Distributed social networks are not well-known, but their tumultuous history offers a range of opportunities and challenges to public historians on the web. Distributed networks, such as GNU Social, Diaspora*, or Friendica, exist as an alternatives to more popular sites like Facebook, Twitter, or Tumblr, which are centralized networks. Each centralized network exists on a single website, owned and controlled by a single business with whom all users of the network must register accounts. Distributed social networks, by contrast, run on free community-built software that can power any number of different access points. This allows users to join the network from their choice of sign-on providers, or even to access the network by creating a server of their own, without relying on a single centralized authority.
Public historians can learn from both the aspirations and failures of distributed social networks. For historians who aim to collect digital history, these fragmented, privacy-conscious networks pose a dilemma about how to preserve online communications while respecting user privacy. For museums and cultural institutions who aim to build sociability into online exhibits and collections, distributed networks offer an ethical model for open development, interoperability, and privacy protection — as well as case studies in the difficulty of attracting engaged users.
History of Distributed Networks: GNU Social, Diaspora*, Friendica
Distributed social networks began to appear around 2008-2010 in response to fears that centralized networks threatened their users’ privacy and autonomy. The companies that own centralized networks like Facebook or Twitter dictate lengthy terms of service that can change at any time, freely utilize users’ data to sell advertising, and create a single point of failure giving users little recourse if the company suspends an account, merges into another company, or goes out of business. Distributed networks promise to give users the ability to access a network without being locked into a single company’s product — just as a telephone user with AT&T can call someone with Verizon, or a Yahoo! Mail user can send a letter to a friend at Gmail. This empowers distributed network users to choose the provider whose terms they like best, to switch providers while still being able to socialize with the same contacts, and even to set up their own service for fine-grained control over their personal data.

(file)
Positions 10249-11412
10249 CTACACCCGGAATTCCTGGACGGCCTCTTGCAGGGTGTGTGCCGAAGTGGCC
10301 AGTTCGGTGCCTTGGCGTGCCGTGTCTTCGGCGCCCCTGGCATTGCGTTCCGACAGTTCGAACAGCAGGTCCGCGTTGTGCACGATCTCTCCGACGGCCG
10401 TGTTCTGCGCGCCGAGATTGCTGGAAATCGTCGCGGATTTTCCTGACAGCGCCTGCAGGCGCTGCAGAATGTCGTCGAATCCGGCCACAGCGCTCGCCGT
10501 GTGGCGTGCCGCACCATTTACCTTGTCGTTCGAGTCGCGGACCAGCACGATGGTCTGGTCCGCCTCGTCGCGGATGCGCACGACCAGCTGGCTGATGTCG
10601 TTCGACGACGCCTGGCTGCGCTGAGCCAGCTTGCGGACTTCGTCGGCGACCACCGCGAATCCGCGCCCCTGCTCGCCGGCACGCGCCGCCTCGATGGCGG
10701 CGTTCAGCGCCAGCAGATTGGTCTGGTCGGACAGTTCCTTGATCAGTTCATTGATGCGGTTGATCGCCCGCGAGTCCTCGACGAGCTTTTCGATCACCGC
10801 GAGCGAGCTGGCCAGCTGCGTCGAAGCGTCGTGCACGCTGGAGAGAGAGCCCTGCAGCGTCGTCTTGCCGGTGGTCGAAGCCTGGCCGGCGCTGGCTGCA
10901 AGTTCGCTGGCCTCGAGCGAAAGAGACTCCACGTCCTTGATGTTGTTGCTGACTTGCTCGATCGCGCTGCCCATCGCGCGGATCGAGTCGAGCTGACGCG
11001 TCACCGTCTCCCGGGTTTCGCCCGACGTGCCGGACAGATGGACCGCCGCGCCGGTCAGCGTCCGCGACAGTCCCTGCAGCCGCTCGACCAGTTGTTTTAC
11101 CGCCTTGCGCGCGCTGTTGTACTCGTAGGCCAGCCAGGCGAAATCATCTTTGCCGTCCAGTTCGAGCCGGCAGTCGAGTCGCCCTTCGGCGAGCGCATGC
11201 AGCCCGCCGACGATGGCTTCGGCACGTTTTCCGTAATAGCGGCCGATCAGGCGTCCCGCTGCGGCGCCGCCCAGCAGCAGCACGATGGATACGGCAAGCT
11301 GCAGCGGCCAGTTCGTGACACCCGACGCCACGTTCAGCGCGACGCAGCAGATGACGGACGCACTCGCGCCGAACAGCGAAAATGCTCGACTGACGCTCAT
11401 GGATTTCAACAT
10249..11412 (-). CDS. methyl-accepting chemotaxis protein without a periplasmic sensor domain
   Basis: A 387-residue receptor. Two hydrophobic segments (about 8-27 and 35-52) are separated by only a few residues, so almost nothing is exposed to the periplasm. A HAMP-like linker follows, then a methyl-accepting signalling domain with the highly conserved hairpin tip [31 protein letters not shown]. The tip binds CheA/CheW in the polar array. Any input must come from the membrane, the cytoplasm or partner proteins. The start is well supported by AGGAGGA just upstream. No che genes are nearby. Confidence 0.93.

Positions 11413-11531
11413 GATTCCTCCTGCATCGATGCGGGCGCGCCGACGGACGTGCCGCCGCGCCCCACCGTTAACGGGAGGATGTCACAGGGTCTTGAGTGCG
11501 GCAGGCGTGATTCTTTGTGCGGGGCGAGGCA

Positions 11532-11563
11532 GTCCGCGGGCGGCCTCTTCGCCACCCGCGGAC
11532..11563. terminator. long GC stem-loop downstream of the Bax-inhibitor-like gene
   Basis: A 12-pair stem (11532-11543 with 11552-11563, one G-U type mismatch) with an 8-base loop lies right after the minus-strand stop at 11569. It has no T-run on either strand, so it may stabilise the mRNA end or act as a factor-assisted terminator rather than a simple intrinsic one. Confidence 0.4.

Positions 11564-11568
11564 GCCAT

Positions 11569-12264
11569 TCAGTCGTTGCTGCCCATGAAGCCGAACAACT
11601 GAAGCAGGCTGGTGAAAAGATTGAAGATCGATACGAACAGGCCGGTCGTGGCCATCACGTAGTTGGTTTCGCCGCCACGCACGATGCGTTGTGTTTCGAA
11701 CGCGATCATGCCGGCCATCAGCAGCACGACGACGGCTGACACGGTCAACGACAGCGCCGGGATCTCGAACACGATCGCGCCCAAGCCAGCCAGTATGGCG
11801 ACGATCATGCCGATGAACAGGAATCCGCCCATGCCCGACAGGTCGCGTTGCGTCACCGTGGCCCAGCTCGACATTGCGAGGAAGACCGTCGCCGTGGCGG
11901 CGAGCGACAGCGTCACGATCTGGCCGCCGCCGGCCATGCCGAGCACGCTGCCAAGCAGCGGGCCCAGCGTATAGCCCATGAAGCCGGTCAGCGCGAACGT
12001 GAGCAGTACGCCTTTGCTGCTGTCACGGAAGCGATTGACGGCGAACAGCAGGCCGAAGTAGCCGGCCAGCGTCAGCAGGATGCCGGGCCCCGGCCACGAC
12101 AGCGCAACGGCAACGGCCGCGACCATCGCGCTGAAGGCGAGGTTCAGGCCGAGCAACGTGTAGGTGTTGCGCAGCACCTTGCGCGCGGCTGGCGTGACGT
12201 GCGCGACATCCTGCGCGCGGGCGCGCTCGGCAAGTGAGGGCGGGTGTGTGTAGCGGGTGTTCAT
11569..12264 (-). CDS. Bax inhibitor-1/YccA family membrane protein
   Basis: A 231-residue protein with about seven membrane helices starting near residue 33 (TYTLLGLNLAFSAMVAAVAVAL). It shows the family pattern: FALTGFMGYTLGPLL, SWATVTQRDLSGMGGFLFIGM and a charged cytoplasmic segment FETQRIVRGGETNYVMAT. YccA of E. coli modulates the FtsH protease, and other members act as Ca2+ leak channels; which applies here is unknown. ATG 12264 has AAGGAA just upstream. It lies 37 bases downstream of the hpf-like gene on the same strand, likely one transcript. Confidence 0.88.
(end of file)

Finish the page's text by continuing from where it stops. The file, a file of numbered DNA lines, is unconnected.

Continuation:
Online exhibitions and digitized collections provide many new ways to collect, author, and share history. Planning these digital projects involves many considerations, some new, but most familiar. Digital history is still history, after all, and I would argue the best digital projects follow many of the same planning procedures as analog ones, even if specifics vary.
Putting Mission First
The first step for any public history project, even before considering technology, should be to determine the project’s purpose and set out its intended audiences and outcomes. What is the theme of an exhibition? Is digitization intended for preservation, accessibility, research, or to provide resources for educational materials? How does the project fit with the institutional mission?
These are basic questions, but it is vital that digital history projects stay focused on real human outcomes. When museums and archives rush toward a new technology without having a clear idea of how it furthers their mission, the “gee whiz” impact of new media and the dictates of the platform can distract from these institutions’ core historical materials and programs. Technology should be a tool to support the institutional mission and project goals, not an objective in itself.
Twitter has become a popular platform for sharing history since its launch in 2006. Although it is only used by about 23% of online adults, more often in urban than rural areas, Twitter is a useful resource for connecting with segments of the online public. The Minnesota Historical Society and the Ohio History Connection were among the first big history institutions in the Midwest to embrace the platform. A casual comparison of their current Twitter profiles illustrates some best practices while revealing how these organizations differ in using Twitter to advance their missions.
Minnesota Historical Society (@mnhs)
The mission of the Minnesota Historical Society is “Using the Power of History to Transform Lives.” This is an ambitious mission, but the society’s Twitter use appears to work towards it.
The society’s main Twitter profile, @mnhs, was created in August 2008 and now has 14.9 thousand followers. Its popularity attests to its longevity and its content. While the Minnesota Historical Society uses Twitter to promote its own programs and collections, it also connects these promotions with interesting or informative content such as trivia and historical images, as in the tweet below:
A class at Richfield HS, 1955. Don't forget to visit Suburbia and get 2-for-1 tickets w/ the code word "Richfield!" pic.twitter.com/Pn1AJg5lMT
In addition to self-promotion, the Minnesota Historical Society frequently retweets or promotes related material from other history and news organizations in Minnesota and even beyond, such as the following item about the New York Times’ Black History archive first tweeted by PBS’s Frontline: